Former commissioner of the Metropolitan police, Lord Blair, told the Leveson Inquiry this morning that he felt staff at the force spent too much time worrying about the press and that policing had become politicised.
“My determination was to spend less time on press matters than we were spending under my predecessor [Lord Stevens],” Blair told the Inquiry, citing processes of dealing with the media as being “exhausting” at times, and adding later that newspapers were “very difficult animals” to grapple with.
In his witness statement, Lord Blair, who was commissioner of the force from 2005 to 2008, wrote that there was a “significant problem” of a “very small number of relatively senior officers” being “too close to journalists”.
Rather than financial gain, Blair said he believed this was “for the enhancement of their reputation and for the sheer enjoyment of being in a position to share and divulge confidences”.
“It is a siren song,” he continued. “I also believe that they based their behaviour on how they saw politicians behave, and that they lost sight of their professional obligations.”
“I don’t know how the political genie can be put back in the bottle,” he said of press coverage of the police becoming too politicised, noting that political correspondents, rather than crime reporters, had covered both his and his successor Sir Paul Stephenson’s resignations.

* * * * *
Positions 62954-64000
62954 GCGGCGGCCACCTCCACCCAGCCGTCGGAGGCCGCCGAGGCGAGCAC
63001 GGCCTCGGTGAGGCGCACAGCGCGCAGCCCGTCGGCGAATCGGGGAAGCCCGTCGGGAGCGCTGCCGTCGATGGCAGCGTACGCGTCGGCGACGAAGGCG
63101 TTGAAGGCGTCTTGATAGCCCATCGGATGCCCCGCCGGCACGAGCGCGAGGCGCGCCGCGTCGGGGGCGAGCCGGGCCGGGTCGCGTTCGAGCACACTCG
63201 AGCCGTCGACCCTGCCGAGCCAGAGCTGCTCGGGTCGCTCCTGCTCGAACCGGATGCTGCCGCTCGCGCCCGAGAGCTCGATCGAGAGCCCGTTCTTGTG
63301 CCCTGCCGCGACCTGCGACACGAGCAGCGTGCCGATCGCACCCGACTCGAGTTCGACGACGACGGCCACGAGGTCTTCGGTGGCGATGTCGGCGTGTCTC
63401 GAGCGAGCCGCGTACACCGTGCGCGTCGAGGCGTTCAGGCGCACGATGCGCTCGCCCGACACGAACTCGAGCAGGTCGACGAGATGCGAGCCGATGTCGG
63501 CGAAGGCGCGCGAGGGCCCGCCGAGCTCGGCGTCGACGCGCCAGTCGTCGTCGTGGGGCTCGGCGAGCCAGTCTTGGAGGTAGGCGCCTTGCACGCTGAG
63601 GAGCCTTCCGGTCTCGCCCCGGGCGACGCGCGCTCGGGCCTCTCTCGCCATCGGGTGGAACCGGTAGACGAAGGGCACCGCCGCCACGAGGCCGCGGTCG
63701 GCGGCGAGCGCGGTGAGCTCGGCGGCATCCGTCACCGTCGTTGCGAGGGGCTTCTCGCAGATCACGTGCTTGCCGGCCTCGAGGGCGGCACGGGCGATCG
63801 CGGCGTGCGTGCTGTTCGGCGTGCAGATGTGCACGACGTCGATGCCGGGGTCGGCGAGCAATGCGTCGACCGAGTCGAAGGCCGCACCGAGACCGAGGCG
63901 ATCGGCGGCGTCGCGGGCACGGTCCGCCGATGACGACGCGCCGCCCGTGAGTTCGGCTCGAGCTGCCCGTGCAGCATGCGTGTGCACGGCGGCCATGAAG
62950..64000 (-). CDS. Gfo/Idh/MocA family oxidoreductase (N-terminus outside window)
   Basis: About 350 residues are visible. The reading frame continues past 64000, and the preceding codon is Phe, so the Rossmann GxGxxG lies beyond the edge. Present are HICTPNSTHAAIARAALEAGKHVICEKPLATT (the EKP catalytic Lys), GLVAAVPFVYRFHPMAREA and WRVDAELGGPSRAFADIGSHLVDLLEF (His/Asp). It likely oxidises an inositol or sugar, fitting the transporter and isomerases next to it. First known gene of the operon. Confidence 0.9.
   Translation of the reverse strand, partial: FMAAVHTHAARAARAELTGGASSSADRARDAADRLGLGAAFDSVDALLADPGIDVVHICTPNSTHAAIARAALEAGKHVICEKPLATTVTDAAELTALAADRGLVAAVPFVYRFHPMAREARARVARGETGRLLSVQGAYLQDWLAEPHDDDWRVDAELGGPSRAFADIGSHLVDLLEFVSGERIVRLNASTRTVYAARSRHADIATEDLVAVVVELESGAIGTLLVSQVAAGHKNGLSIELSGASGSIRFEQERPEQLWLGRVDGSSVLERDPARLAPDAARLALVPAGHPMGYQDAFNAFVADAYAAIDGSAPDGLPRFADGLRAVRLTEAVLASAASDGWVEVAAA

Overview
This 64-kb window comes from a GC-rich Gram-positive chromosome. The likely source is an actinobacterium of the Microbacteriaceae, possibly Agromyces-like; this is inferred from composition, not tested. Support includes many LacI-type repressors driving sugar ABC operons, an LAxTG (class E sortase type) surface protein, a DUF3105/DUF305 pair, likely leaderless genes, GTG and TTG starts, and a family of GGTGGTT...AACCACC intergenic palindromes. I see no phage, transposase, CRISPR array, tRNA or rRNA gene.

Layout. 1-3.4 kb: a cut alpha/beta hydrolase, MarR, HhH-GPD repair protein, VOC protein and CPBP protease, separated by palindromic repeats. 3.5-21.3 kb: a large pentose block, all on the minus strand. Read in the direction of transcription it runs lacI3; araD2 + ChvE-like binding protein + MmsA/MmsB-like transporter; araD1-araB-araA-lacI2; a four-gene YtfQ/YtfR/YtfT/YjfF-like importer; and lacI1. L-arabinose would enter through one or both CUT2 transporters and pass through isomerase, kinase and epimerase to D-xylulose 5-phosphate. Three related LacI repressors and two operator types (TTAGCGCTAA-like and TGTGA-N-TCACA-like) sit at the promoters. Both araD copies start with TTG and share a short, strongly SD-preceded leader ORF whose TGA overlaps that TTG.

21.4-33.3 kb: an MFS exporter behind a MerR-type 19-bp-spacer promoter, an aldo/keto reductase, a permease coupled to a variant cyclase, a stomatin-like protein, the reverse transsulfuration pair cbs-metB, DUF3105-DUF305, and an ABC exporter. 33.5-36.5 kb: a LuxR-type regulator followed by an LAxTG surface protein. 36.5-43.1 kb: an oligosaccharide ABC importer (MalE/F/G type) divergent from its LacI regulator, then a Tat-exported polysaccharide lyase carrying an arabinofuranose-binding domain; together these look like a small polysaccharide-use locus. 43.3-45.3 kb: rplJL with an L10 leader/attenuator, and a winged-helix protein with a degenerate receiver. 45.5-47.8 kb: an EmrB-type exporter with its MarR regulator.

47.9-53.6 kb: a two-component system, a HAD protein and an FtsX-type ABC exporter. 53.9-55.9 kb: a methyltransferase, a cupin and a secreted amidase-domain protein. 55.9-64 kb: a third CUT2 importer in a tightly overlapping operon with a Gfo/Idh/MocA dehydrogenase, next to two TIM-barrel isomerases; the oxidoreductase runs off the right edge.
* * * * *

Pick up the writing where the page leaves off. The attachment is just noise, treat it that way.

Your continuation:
He endorsed recommendations made by Elizabeth Filkin in her report on relations between the press and police, arguing that her comment that “contact is permissible but not unconditional should be nailed to the front door of the police station”. Yet he took issue with “a whole series of injunctions and sub-clauses” about dealing with the press.
Blair wrote in his evidence to the Inquiry that his relationship with journalists had “always been perfectly proper”. He told the Inquiry he had not had dinner with editors, with the exception of one who had been a friend before his commisionership.
His written evidence also revealed that he was told “certainly after 2006” that his official and personal telephone numbers appeared in files belonging to private investigator Glenn Mulcaire, and that they had been obtained in the spring of the same year. Yet Blair stressed, “I had no evidence that I had ever been hacked.”
He also echoed former Deputy Assistant Commissioner Peter Clarke’s “perfectly reasonable” view that countering terrorism was a greater priority than investigating phone hacking. “We had closed Heathrow airport in the middle of the holiday season, there was enormous pressure,” Blair said.
“It really was the only show in town. Any conversation about this would have been way back on the agenda and relatively short.”
Yet he added that the 2009 decision of former Assistant Commissioner John Yates not to re-open the investigation in light of reports by the Guardian was “just too quick”.
“I don’t quite understand why John took that decision with the speed which he did,” he said, but stressed he did not believe Yates took the decision in order to placate News International.
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